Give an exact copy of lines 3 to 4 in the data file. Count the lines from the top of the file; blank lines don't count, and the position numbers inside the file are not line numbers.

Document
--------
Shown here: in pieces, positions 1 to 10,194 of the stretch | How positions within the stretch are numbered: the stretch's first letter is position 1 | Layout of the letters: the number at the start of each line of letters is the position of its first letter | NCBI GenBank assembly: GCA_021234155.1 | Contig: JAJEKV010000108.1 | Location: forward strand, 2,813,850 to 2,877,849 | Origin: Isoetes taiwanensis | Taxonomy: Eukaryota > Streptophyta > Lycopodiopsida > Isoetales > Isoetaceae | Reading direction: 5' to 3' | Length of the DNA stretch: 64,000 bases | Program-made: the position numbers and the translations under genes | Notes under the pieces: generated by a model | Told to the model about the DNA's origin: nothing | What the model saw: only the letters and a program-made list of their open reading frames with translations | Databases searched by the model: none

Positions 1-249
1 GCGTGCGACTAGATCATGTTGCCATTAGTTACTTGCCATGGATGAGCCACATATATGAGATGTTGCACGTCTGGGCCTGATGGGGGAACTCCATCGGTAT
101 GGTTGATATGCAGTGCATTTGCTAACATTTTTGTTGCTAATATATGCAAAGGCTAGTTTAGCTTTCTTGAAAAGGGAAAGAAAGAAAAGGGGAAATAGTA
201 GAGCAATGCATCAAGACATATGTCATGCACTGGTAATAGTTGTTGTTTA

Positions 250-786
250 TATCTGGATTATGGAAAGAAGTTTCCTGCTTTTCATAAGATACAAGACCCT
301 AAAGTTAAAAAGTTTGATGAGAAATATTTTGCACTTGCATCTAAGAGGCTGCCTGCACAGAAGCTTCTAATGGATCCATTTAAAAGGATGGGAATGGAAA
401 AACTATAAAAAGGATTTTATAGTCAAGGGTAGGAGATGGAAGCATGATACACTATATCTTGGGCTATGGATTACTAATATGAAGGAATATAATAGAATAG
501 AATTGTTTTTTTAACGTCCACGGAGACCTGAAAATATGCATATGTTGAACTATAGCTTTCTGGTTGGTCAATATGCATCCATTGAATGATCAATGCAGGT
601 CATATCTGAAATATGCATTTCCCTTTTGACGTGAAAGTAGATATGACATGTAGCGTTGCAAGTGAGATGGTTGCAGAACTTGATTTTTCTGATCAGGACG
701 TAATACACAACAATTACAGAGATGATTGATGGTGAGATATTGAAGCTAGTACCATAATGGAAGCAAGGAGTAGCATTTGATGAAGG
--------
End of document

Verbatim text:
1 GCGTGCGACTAGATCATGTTGCCATTAGTTACTTGCCATGGATGAGCCACATATATGAGATGTTGCACGTCTGGGCCTGATGGGGGAACTCCATCGGTAT
101 GGTTGATATGCAGTGCATTTGCTAACATTTTTGTTGCTAATATATGCAAAGGCTAGTTTAGCTTTCTTGAAAAGGGAAAGAAAGAAAAGGGGAAATAGTA